It would come to be known as the Voyage of the Damned. Months before the start of the Second World War, the German ocean liner MS St. Louis, with more than 900 Jewish refugees aboard, sailed aimlessly across the narrow straits that separate Cuba and Florida, as Jewish leaders in the United States frantically worked to secure a hospitable port of entry. “So near, and yet so far,” remarked one of the passengers, as she gazed out at the Florida coastline.
News of the plight of the St. Louis and her passengers reached the University of Toronto and touched influential members of the campus community. History professor George Wrong led a group of prominent U of T academics, social activists and clergy in petitioning Prime Minister William Lyon Mackenzie King to admit the Jewish refugees into Canada on humanitarian grounds. “We the undersigned, as Christian citizens of Canada, respectfully suggest that…you forthwith offer the 907 homeless exiles on board …Sanctuary in Canada,” read the telegram dated June 7, 1939.
The message was signed by 41 additional Canadians, nearly all of whom claimed close ties to the University of Toronto, including former president Robert Falconer; Malcolm Wallace, principal of University College; B.K. Sandwell, an alumnus and editor of Saturday Night.
In November 1938, the brutal events of Kristallnacht (the Night of Broken Glass) – a wave of violent attacks on synagogues, homes and Jewish-owned businesses – prompted hundreds of thousands of Jews to seek escape from Europe. The flood of emigrants created an international refugee crisis and, in response, delegates from 32 countries convened in Evian, France, in July 1938 to discuss the issue. While many delegates expressed their nation’s sympathy for the Jewish people, most countries, including the United States and Canada, offered little more than excuses for why they could not take in more refugees.
It was in this atmosphere that, in the spring of 1939, the St. Louis and her passengers departed Hamburg, bound for Havana. Although nearly everyone on board held landing certificates and transit visas, all but approximately two dozen of the men, women and children were denied entry by the Cuban government. Increasingly desperate, Jewish organizations appealed in vain to the governments of Argentina, Uruguay, Paraguay and Panama to grant the refugees asylum. The passengers’ final hope lay with the United States and Canada. Telegrams and cables to President Roosevelt fell on deaf ears as the St. Louis sailed up the Florida coast. Wrong’s telegram received a similarly chilly reception from the prime minister. King believed the refugees were not Canada’s problem, but nevertheless asked his top advisers to consider Wrong’s request. The director of immigration reported that none of the St. Louis passengers qualified to enter Canada.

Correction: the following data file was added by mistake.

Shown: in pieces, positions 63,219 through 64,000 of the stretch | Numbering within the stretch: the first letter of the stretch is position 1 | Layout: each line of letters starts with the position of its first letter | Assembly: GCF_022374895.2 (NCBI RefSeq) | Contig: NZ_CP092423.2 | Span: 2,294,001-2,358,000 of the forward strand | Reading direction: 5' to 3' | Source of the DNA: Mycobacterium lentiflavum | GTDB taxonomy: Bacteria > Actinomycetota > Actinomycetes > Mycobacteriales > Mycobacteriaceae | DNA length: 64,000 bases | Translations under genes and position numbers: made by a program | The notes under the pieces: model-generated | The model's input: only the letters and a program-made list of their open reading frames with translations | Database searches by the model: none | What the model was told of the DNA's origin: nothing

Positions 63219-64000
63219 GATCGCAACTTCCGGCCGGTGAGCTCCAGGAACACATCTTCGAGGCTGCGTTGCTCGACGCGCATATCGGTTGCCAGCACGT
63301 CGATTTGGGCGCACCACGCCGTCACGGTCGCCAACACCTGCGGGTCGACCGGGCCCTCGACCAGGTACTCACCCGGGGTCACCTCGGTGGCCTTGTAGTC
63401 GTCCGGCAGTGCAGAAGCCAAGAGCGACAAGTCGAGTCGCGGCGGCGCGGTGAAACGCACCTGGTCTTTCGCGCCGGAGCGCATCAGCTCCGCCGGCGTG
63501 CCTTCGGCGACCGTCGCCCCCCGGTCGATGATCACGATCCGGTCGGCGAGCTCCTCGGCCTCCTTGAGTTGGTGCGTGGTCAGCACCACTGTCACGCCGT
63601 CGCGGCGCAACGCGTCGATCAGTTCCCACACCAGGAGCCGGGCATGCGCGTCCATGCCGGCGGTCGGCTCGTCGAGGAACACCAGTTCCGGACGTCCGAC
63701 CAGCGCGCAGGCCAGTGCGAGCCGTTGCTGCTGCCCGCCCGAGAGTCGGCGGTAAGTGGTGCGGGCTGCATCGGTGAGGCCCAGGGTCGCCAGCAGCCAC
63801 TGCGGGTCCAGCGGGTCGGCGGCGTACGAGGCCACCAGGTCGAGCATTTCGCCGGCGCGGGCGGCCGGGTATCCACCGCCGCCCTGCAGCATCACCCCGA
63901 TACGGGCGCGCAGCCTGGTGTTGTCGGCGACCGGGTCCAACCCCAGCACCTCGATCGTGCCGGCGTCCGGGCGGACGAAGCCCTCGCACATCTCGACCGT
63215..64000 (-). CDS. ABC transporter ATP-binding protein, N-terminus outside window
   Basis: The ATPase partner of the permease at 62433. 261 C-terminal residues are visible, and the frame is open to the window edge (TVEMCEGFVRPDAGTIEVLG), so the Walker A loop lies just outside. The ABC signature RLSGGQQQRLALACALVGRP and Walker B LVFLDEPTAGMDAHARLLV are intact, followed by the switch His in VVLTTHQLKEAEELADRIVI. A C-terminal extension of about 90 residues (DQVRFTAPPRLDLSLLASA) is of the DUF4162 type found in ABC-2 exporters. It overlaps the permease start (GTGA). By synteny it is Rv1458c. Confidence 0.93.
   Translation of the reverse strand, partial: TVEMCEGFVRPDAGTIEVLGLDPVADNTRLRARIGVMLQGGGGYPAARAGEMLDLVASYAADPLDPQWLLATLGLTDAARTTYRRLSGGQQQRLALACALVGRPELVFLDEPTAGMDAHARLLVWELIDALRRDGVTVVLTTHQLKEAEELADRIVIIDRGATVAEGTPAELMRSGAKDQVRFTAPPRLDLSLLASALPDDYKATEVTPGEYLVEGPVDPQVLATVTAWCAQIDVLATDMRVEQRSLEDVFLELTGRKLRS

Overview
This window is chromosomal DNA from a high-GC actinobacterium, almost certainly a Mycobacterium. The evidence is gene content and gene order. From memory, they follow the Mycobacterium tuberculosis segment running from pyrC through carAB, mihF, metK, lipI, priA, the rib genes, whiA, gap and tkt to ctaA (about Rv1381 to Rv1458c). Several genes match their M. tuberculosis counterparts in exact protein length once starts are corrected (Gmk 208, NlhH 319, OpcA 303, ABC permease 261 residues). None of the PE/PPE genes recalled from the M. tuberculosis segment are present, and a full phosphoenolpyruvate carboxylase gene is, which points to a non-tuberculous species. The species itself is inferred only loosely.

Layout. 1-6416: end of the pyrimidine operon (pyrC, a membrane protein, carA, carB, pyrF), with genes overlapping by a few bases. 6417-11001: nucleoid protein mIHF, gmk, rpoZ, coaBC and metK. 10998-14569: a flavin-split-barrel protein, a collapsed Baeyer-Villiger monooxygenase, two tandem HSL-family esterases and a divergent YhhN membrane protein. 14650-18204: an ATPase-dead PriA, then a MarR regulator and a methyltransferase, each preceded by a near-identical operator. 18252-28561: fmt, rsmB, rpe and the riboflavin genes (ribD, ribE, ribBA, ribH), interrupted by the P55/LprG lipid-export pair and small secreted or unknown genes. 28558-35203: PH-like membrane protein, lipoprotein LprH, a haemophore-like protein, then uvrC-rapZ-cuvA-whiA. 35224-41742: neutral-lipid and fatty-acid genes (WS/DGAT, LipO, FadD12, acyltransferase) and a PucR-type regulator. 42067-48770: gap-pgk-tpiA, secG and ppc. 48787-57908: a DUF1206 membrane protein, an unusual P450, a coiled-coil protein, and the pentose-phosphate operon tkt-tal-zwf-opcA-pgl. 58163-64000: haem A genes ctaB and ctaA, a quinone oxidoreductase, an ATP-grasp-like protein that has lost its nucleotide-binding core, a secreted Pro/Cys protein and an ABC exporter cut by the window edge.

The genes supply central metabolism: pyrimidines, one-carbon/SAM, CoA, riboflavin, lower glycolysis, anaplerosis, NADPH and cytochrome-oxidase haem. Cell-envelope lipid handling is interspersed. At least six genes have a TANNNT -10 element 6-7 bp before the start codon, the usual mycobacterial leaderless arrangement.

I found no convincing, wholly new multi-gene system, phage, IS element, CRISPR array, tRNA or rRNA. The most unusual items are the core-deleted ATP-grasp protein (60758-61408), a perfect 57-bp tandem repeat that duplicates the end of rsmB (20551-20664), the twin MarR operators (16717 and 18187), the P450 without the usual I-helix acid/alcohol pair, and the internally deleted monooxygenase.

And so, despite the pleas of Prof. Wrong and his U of T colleagues, just two days from the safety of Halifax Harbour, the St. Louis was forced to return to Europe, where at the last minute Great Britain, France, Belgium and Holland were persuaded to take the refugees in. Over the next several years, as Nazi Germany laid claim to great swaths of the European continent, only those who had the fortune of disembarking in England would escape persecution. By war’s end, nearly one third of St. Louis passengers had perished in concentration camps.
Over the course of the war, Wrong, Falconer, Wallace and other members of the U of T community continued to work on behalf of Jewish refugees. “Although it was never enough, U of T did quite a bit to try to help,” says Paul Stortz (PhD 2006) a historian of 20th-century Canadian immigration and universities and the author of a study about refugee professors at the University of Toronto. “U of T president Henry Cody was a strong Jewish ally and under his leadership, the university helped focus attention on the plight of European Jews, took in Jewish students and hired a number of displaced academics.”
In the spring of 1939, William Stewart Wallace – a professor of English and history and university librarian – led a small group of U of T academics to organize the Canadian Society for the Protection of Science and Learning, which sought to bring refugee intellectuals to the University of Toronto and other Canadian universities. Throughout the 1930s and 1940s, U of T received urgent letters from Jewish academics describing the increasingly desperate and dangerous conditions in Germany and other parts of occupied Europe. “I have lost my position as a professor of Modern History at the [University of Vienna]…” wrote Professor Dr. Friedrich Engel-Janosi to Wrong. “I am not allowed to use any archives and libraries in Germany any longer. So it is impossible for me to continue my scientific work and earn my livelihood there.” The letter goes on to ask whether there might be an opening for him at the University of Toronto.
According to Stortz’s study, between 1935 and 1945 the university hired 20 refugee European lecturers and professors (Prof. Engel-Janosi was not among them), at least half of whom were Jewish.
In recent weeks, debate about treatment of Syrian refugees has put the spotlight back on the St. Louis and the fate of her passengers. While no historical parallel is perfect, many have noted similarities between debates over admitting Jewish refugees in the 1930s and ’40s and those being had about Syrian refugees today.
“The St. Louis was a horrible tragedy that can be seen as a kind of cautionary tale about what can happen when refugees are turned away,” says Stortz. “It demonstrates how important it is for governments to act fast and decisively in response to international refugee crises.”
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